2005 DiGRA '05 - Proceedings of the 2005 DiGRA International Conference: Changing Views: Worlds in Play
In this essay, I examine differences between individual and social play and, in particular, the differences between individual and social play within digital media forms designed to promote both: massively multi-player online computer games (MMOGs). The analysis considers in most depth differences between group and solo play within the NCSoft’s and Cryptic Studios’ MMOG, City of Heroes. Based on over 1000 hours of play within City of Heroes, observation of online forums and other texts devoted to social activities within City of Heroes, and conversations with City of Heroes players inside and outside of the game context, the essay describes an antithetical relationship between group and solo computer game play. Conclusions present a semiotic model of play in which game designs promoting social play are ineffective in significantly altering individual play forms and functions.
2009 DiGRA '09 - Proceedings of the 2009 DiGRA International Conference: Breaking New Ground: Innovation in Games, Play, Practice and Theory
This essay is a re-examination and critique of existing game definitions in parallel with the analysis of Juul. Juul’s original study revealed six basic game components; the analysis here pares these to four more definitive components, isolated in game form: rules, goals, opposition, and representation. These four components are used to construct a ―minimalist‖ game. The paper describes the implications of these minimalist game components to contrasting foundationalist and essentialist theories of games. Specific game examples are used to demonstrate how a minimalist game model might be used to distinguish among games, simulation, and play.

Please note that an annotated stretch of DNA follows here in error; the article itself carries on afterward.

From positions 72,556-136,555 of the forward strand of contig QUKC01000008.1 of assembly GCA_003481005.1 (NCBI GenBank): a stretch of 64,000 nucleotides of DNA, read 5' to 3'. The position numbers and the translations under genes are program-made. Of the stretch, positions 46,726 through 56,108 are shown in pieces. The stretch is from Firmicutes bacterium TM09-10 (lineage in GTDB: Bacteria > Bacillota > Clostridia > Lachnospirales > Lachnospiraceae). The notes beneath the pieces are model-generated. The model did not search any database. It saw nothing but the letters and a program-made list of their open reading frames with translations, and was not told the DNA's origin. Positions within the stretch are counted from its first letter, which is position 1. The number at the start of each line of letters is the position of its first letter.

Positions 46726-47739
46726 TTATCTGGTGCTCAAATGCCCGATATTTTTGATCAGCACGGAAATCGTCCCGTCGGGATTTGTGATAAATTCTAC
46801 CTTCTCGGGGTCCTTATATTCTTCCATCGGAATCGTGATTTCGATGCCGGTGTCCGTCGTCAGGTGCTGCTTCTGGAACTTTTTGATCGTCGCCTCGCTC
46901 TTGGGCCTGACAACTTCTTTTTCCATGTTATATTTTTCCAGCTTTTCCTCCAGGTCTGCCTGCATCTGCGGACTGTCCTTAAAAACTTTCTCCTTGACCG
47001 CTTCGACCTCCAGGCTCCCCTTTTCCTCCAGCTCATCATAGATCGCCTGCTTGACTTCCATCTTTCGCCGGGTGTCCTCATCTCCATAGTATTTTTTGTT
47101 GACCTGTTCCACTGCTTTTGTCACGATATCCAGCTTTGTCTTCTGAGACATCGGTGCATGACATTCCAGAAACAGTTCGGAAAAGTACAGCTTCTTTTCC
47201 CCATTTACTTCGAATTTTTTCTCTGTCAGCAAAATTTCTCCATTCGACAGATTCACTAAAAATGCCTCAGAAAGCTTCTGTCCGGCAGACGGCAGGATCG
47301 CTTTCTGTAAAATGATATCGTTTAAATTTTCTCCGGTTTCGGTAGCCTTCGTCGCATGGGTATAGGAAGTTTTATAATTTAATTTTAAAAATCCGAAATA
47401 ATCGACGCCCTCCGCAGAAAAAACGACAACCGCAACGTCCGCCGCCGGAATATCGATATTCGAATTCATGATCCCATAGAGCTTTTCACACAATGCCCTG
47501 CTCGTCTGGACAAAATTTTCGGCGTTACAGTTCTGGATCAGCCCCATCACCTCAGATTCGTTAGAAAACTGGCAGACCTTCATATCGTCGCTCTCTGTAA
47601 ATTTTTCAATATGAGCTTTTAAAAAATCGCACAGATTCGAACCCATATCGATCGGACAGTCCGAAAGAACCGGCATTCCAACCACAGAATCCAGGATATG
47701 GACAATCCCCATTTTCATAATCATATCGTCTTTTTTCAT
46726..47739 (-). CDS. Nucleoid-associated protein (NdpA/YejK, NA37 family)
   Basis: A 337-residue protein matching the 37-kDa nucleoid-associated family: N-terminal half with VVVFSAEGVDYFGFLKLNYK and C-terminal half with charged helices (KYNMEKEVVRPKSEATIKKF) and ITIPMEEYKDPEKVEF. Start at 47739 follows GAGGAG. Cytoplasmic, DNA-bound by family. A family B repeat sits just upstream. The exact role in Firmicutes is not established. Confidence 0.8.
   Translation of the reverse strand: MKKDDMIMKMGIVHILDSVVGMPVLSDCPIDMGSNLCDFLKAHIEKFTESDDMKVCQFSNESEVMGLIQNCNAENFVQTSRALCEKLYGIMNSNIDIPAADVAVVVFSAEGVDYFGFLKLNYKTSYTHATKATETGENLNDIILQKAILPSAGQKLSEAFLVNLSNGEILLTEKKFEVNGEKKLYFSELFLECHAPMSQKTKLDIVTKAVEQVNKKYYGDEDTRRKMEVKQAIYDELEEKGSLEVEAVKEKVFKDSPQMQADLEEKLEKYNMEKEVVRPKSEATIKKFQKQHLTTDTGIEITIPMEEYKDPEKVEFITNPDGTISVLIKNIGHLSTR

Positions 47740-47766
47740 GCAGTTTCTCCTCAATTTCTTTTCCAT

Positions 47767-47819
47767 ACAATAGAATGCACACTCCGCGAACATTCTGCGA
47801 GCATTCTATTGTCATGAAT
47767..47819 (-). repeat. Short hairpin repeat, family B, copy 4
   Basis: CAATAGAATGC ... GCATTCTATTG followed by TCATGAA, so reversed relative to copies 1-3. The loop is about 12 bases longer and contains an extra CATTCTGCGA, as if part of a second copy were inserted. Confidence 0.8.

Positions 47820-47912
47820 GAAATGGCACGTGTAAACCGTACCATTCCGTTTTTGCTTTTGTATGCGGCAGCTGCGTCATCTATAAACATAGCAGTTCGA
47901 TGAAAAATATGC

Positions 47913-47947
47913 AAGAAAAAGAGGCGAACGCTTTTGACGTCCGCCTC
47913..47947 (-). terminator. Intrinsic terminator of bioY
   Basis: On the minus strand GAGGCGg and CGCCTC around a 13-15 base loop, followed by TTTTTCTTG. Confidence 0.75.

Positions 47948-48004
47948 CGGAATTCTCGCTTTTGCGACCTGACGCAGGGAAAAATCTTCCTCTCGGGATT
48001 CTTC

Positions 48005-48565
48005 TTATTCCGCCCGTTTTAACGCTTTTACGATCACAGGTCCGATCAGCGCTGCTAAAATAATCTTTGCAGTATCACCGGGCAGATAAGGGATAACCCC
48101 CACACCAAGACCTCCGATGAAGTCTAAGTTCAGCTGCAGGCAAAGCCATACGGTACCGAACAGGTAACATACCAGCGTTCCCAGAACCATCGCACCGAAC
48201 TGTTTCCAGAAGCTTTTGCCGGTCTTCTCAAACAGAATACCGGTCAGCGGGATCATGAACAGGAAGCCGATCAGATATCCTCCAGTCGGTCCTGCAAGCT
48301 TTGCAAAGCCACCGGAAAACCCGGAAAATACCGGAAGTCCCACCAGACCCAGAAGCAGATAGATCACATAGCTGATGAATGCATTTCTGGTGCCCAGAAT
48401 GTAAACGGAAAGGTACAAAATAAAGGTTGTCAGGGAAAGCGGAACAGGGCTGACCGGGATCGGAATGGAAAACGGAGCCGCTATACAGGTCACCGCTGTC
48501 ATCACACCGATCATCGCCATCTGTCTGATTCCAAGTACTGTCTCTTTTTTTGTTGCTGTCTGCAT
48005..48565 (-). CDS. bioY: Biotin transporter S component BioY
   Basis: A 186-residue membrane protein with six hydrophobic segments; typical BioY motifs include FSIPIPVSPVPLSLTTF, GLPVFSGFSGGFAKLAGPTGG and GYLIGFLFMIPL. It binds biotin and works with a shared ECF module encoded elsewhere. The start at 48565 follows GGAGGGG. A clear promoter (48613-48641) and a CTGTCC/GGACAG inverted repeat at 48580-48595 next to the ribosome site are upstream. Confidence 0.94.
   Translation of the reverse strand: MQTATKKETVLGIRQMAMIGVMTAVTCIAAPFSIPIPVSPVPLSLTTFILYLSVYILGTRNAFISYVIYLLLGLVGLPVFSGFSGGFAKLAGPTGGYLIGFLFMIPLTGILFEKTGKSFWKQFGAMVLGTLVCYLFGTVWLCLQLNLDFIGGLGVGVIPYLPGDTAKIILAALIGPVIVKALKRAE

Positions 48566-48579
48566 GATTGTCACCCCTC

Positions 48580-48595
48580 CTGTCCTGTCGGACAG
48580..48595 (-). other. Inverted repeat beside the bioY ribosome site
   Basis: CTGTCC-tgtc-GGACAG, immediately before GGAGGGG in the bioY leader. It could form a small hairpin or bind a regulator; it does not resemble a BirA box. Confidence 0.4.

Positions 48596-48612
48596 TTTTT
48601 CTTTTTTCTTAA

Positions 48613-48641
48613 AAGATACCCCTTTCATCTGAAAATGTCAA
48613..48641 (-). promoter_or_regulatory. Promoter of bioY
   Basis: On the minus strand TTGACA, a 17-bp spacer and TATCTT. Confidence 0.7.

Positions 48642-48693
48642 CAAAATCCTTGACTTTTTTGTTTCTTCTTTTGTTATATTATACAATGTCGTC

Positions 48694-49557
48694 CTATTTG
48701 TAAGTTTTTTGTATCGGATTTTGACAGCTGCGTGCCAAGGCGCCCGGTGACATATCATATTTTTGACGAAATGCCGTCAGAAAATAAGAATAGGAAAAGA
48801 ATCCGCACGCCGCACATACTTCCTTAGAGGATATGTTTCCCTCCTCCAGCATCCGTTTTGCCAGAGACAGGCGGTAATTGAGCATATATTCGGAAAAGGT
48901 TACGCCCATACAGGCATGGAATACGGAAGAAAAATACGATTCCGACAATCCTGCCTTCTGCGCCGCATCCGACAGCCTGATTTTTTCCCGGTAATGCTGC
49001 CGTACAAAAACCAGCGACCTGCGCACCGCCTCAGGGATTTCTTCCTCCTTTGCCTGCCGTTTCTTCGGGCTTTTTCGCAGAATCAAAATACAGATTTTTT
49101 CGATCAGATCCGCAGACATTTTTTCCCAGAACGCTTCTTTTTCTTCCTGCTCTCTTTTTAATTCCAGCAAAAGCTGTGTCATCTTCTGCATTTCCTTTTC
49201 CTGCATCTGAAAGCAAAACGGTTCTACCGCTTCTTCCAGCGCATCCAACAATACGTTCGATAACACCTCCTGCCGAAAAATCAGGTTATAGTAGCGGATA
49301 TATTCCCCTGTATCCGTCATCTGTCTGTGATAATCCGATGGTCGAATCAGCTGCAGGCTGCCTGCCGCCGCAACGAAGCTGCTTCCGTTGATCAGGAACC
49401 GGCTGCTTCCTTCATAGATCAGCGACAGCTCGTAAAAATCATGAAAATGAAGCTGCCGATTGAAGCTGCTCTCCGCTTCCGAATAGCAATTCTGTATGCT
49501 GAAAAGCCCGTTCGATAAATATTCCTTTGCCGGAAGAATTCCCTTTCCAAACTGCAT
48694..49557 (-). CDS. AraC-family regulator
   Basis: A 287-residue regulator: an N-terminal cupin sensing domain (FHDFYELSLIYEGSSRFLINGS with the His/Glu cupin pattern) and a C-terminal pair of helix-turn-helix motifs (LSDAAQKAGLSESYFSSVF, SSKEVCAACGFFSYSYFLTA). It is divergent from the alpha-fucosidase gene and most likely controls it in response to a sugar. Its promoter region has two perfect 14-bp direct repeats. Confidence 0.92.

2007 DiGRA '07 - Proceedings of the 2007 DiGRA International Conference: Situated Play
In this essay, I argue that human play is fundamentally selfish. Characteristics of individual and selfish play are observed and described within pve and pvp contexts of the MMORPG City of Heroes/Villains (Cryptic Studios). Analysis of player behaviors demonstrates the degree to which groups within MMORPGs attempt to restrict and transform individual and selfish play. In general, social play within MMORPGs tends to reduce the diversity of individual play; this undermines the ability of oppositional play to explore and value game components and processes. Conclusions recommend conceptualizing online social play as a form of social control.
2003 DiGRA '03 - Proceedings of the 2003 DiGRA International Conference: Level Up
This essay adopts a formal model of play as semiosis  to explore the often dysfunctional role of backstories within computer game design and play. Within this model, backstories indicate an extended play of contextualization. This definition raises questions concerning the appropriateness of backstories as currently implemented within many computer game designs. For instance, backstories are clearly not critical to all computer game play. And, even when limiting analysis solely to role-playing games, the use of backstories as design tools (as opposed to marketing devices or play supplements) remains problematic. Conclusions concern "pre-narrative" aspects of play--particularly when narrative is defined (e. g., within narrative psychology) as a folk theory of causes.